FramesTime (ms)MinMaxAvg

Table 1.

Frame, time, max, and average.

4. Conclusions

Telerobotic is one of the essential research topics, which is widely applied into medical rehabilitation and even manufacturing process in industry. This paper aims to provide telerobotic arm with six joints that represent human arm. This arm can be rotated and can act like human arm. The idea of the project is to provide training or exercise for poststroke patient to move their hand by controlling the 3D articulated arm. The human hand is tracked down by depth camera, and the behavior of real hand and 3D Arm is synchronized in real time. In this project, we provide five joints of 3D robotic arms that can be rotated according to its angle. The 3D arms will be simulated with domino effect when they collide with each other. The user will control the arm by performing a gesture in front of Kinect camera, and the synchronization of joints between human arm and 3D arm is performed in real time. The control process through Kinect by imitating mouse cursor movement also runs smoothly during the testing process. This finding is believed to bring potential benefits to rehabilitation for certain patients such as poststroke rehabilitation. The result is very convincing, while interaction is conducted naturally just by waving their hands or rotating the joints of our hand, 3D arm will do rotation as well. For future recommendation, the result of project can be improved further by conducting clinical test to real patient in medical rehabilitation and it can be used as a simulator in manufacturing process in industries.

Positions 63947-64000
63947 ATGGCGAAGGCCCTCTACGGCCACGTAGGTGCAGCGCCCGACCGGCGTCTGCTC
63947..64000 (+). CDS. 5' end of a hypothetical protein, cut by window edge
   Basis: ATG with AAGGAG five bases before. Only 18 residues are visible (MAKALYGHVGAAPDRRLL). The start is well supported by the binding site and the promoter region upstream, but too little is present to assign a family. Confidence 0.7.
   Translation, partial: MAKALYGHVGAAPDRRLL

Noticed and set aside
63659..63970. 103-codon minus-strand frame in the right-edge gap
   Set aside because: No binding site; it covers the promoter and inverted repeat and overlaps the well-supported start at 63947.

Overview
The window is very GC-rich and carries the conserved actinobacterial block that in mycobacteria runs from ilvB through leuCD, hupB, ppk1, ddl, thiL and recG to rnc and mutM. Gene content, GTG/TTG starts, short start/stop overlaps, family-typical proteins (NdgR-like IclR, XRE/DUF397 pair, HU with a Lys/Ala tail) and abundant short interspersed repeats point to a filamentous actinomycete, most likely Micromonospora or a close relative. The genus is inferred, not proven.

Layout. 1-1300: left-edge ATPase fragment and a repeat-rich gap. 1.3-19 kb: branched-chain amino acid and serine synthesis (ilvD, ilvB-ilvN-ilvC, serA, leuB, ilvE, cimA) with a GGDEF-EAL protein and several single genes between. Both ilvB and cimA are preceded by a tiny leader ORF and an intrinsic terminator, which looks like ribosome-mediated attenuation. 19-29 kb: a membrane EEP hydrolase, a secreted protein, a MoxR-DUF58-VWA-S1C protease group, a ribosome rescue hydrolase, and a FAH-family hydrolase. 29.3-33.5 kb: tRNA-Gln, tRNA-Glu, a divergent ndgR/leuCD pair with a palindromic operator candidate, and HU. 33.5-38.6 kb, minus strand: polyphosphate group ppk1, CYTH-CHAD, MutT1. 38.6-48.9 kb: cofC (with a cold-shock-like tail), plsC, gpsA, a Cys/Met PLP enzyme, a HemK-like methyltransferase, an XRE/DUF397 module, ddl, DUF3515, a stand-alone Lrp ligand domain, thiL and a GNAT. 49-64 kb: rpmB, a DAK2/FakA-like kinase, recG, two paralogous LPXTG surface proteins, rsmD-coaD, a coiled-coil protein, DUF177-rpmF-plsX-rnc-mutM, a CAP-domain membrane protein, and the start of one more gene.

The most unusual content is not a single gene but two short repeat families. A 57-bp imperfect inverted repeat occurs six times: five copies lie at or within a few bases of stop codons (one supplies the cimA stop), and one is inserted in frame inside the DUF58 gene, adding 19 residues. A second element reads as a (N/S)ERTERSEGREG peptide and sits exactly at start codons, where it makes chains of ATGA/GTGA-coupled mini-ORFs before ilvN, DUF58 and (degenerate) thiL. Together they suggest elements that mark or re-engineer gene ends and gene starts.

This work was supported by the deanship of scientific research (DSR), King Abdulaziz University, and Jeddah Saudi Arabia. The authors, therefore, gratefully acknowledge the DSR for technical and financial support.

© 2018 The Author(s). Licensee IntechOpen. This chapter is distributed under the terms of the Creative Commons Attribution 3.0 License, which permits unrestricted use, distribution, and reproduction in any medium, provided the original work is properly cited.

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Ahmad Hoirul Basori and Hani Moaiteq Abdullah AlJahdali (November 5th 2018). Telerobotic 3D Articulated Arm-Assisted Surgery Tools with Augmented Reality for Surgery Training, Telehealth, Thomas F. Heston, IntechOpen, DOI: 10.5772/intechopen.81447. Available from: